How to Answer “Why Did You Leave Your Last Job?”
The effects of the Great Resignation of 2021  are still being felt, and many of those who left their jobs in their droves are now on the hunt for a new start. Others may be seeking new work to combat the ongoing cost of living crisis . One thing that all job hunters have in common, however, is the need to impress when they reach the interview stage of a recruitment campaign.
Preparation is fundamental
To succeed in the competitive world of job hunting, one must take the time to prepare. You must take the time necessary to understand what the role will entail and the value and mission of the company, particularly where it is within a startup or scaleup organisation. Understanding the strategic intent of the company is essential to identifying whether it is an environment in which you will thrive and develop.
You will need to determine the extent to which your own skills will benefit the hiring organisation and prepare examples as to where you have previously demonstrated those skills. A key element of preparing for a job interview is considering how you would answer the questions that you are most likely to be asked, and one such question is the dreaded “Why did you leave your last job?”
Why did you leave?
This, at first glance, innocuous question offers hiring organisations a glimpse into the type of person that you are. It will show them how honest you are and how well you have prepared for your interview. It may even help them to distinguish between you and another equally well-qualified candidate to determine which of you would be the better fit for the company’s culture and operating ethos.
It is essential that you answer this question honestly, but tactfully.
The main reasons that people leave their jobs, particularly in an uncertain economic climate, are redundancy, seeking an increase in salary or a promotion, to change career or to find a job that is a better fit for their lifestyle. We explore these reasons and the best way in which to explain them below.
Any life sciences organisation understands risk. They understand that funding is not guaranteed and that venture capital investors can withdraw support without notice. They will know which companies in the field are struggling and will almost certainly already be aware from your CV that the most likely reason that you have applied for the role is because of the collapse or partial collapse of your current firm.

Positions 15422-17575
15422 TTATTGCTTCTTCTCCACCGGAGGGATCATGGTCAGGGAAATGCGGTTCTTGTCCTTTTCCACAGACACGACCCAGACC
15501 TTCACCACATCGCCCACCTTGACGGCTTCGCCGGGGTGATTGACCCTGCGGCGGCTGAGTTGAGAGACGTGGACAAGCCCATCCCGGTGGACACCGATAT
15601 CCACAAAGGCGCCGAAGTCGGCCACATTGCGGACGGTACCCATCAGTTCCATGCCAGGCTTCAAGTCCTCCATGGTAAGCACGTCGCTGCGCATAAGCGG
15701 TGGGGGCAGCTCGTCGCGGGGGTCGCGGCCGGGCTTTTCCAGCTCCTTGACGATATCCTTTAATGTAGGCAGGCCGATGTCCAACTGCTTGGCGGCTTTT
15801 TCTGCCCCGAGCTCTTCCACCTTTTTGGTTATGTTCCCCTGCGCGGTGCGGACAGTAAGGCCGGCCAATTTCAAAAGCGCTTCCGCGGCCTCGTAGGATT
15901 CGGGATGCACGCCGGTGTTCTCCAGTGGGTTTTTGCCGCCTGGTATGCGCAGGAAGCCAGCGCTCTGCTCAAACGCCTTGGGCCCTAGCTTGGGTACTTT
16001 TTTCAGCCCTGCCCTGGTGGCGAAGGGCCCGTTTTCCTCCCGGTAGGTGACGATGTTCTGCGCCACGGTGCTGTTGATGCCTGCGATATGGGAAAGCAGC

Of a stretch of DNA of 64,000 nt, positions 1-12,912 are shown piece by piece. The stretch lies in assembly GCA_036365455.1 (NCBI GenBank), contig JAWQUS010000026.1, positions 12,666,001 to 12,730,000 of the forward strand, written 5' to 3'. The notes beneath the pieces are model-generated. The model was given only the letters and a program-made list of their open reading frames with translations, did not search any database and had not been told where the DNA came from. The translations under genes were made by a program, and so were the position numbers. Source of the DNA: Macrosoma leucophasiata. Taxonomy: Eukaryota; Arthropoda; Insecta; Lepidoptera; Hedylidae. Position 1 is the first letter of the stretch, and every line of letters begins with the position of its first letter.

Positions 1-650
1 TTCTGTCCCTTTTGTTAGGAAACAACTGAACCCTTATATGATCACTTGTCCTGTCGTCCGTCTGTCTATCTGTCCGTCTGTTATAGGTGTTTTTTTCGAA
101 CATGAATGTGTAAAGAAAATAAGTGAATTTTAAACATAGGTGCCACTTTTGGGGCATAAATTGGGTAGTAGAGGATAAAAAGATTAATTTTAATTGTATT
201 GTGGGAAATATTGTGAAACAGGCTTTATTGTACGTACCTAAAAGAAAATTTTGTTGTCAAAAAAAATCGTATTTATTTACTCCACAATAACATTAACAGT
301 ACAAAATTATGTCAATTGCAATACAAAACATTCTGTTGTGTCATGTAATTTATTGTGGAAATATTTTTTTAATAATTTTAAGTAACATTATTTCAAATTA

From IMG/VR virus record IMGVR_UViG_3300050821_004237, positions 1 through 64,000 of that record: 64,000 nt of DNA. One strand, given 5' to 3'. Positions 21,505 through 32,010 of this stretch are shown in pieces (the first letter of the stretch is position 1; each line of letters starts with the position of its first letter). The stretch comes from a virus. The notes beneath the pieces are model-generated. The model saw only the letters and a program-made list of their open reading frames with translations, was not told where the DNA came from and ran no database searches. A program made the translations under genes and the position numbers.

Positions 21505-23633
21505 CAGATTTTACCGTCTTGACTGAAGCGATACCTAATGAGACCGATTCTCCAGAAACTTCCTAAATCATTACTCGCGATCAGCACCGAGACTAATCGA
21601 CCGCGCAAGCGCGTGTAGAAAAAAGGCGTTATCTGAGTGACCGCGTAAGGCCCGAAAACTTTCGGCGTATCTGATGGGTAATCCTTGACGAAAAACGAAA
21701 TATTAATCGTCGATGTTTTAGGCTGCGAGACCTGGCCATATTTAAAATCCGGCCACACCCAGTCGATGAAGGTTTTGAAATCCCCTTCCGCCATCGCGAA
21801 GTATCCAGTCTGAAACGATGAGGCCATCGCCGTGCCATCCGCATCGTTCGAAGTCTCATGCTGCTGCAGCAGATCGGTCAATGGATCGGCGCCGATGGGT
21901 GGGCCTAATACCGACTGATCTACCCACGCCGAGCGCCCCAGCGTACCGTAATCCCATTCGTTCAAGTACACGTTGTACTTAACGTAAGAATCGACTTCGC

In this instance, you will need to explain honestly that your existing role was impacted by the financial changes that affected the organisation and that you were let go. Discuss how your role delivered a benefit, highlight any successes in-role and where your particular strengths lie. Explain why you feel that the skills and experience that you have attained make you a good fit for the hiring organisation.
Better Career Prospects
Whether you have hit a glass ceiling in your current role or have been passed over for progression, applying for a higher paid role elsewhere makes sound financial sense, particularly when the cost of everyday essentials only keeps rising.
Early stage European biotech companies will be keen to hear from ambitious and forward-thinking candidates. They will welcome applications from those with relevant industry experience who are looking for their next step up the career ladder. Make sure that you do not indulge in any negativity towards your current employer but explain what it is about the role on offer that excites and appeals to you and why you would prefer to work for the hiring organisation than remain in your current position.
Career Change/Better Lifestyle Fit
If you have not worked in the field of biotech before, an employer will be particularly curious to understand why you are interested in their position. Perhaps you are pursuing a passion that has hitherto remained out of reach due to family commitments or a lack of suitable roles within the vicinity, or that you have realised that you have a range of transferable skills that lend themselves well to satisfying the needs of the role on offer.
It may be that you have reached the pinnacle of your current career path but remain unsatisfied and feel that a change of direction may allow you to fulfil your personal growth ambitions. You may even be looking to move home, and your current organisation will require a longer commute from your new property than the organisation to which you are applying.
Whatever the reason for your intended career change, ensure that you make it clear to recruiters that you are a loyal and dedicated team player who has been attracted by the benefits offered by this particular role rather than simply wanting to leave your current organisation on a whim.
There are many times when innovation is essential in the life sciences sector, but answering this interview question is not one of them. Be honest and engage keenly with the interviewer and you will be on the right trajectory for success. If you need support in finding your next role, contact Scalex Consulting today. We will guide you through the recruitment process and help you to secure a role that will offer you long-term job satisfaction and personal growth.
Speak with one of our Life Science Recruitment Specialists today if you are looking for a fresh challenge and career advice. Book a consultation.
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